The new but embattled chief executive of the company managing Norway’s state-owned real estate, Entra Eiendom, gave up his post Wednesday night, after his hiring set off a major political row. Rune Olsø said he was resigning for the good of the company.
Olsø is an old friend of Trade Minister Trond Giske, has strong ties to the ruling Labour Party and had done business with a now-fired member of Entra’s board who had pushed through his hiring as Entra’s CEO at a salary of nearly NOK 4 million (USD 666,000). The high pay in a state-owned company, combined with charges of conflicts of interest, led to Prime Minister Jens Stoltenberg stepping into the fray and appointing another government minister from another party, Bård Vegar Solhjell, to take over and restore order.
Olsø’s appointment, by a slim majority of the board, had also been opposed by board chairman Siri Hatlen. She survived Solhjell’s purge of Entra’s board earlier this week, but opposition politicians maintained it was an “intolerable” situation for Olsø to work for a chairman who didn’t want him.
He ultimately gave up his post with immediate effect on Wednesday “in cooperation with the board’s leader,” according to a press release from Entra. Olsø said he wanted to “restore calm for the company, its employees and its clients.”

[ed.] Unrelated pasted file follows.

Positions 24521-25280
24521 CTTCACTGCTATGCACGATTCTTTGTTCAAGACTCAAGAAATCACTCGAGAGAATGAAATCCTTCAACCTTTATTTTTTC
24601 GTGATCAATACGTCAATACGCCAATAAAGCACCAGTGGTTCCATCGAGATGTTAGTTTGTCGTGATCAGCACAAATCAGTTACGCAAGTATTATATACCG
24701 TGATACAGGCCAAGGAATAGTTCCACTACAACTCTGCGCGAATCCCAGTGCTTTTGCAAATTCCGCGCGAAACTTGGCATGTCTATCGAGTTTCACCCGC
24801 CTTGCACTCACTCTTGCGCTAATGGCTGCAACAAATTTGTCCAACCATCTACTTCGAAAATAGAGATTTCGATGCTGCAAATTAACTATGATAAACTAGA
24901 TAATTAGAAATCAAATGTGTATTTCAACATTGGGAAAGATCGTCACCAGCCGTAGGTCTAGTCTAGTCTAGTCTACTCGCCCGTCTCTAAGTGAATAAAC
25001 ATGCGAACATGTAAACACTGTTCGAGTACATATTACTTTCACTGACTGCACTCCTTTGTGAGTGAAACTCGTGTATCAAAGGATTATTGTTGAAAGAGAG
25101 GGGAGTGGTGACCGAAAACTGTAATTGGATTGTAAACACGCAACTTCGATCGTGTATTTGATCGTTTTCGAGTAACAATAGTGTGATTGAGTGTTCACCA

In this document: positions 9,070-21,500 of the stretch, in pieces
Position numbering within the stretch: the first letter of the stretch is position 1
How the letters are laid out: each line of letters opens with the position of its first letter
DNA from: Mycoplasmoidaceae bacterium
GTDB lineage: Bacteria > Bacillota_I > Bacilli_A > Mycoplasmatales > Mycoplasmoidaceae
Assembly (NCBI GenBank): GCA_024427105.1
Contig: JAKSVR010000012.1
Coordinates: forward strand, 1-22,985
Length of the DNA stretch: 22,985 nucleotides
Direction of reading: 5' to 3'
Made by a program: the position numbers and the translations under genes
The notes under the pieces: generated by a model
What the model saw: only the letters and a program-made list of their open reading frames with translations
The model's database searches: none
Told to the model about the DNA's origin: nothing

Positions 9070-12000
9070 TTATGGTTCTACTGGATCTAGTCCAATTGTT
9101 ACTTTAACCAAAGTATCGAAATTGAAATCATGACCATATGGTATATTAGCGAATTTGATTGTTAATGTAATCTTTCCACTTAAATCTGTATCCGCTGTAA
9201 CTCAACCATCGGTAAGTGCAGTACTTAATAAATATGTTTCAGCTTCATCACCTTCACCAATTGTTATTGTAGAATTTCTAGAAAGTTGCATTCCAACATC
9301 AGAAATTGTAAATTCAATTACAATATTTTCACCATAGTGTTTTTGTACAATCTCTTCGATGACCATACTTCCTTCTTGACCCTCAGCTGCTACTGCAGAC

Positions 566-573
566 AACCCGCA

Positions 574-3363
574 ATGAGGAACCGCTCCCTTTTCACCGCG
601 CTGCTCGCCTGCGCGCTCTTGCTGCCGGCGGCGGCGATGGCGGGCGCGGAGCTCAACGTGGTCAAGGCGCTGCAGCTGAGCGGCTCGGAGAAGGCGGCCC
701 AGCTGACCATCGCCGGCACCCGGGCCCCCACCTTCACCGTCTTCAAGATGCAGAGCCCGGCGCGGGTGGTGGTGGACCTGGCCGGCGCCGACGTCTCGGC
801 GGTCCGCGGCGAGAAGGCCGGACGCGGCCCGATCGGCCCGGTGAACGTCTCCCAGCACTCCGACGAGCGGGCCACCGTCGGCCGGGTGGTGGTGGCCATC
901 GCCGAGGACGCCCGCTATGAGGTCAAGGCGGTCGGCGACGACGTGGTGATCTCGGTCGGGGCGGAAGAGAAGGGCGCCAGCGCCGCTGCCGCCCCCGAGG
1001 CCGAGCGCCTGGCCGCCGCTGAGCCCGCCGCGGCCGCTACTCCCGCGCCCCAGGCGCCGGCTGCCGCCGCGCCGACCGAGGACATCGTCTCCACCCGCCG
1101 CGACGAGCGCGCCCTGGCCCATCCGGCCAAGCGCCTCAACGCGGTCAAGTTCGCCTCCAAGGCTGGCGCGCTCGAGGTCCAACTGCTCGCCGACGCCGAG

Hatlen thanked Olsø, who had worked in top management for seven years, “for his contribution to Entra … and for the good results he has helped realize for the company and its owner (the state).” She said his decision to resign “shows he is first and foremost concerned with the company’s best.”
She said she and Olsø had “a constructive dialogue” this week and the new board appointed by Solhjell had been involved. Hatlen said Olsø will receive pay for the next six months plus three months of severance pay, but no bonus for 2012. Entra’s chief financial officer, Anne Harris, will take over as acting CEO until the board decides on Olsø’s replacement.
Executive pay levels in Entra have been higher than the average among private real estate firms, and that also set off protests from opposition politicians and within the Labour Party itself. It’s expected that the new Entra board will reduce pay levels after several prominent members of Labour complained they were excessive.
Views and News from Norway/Nina Berglund
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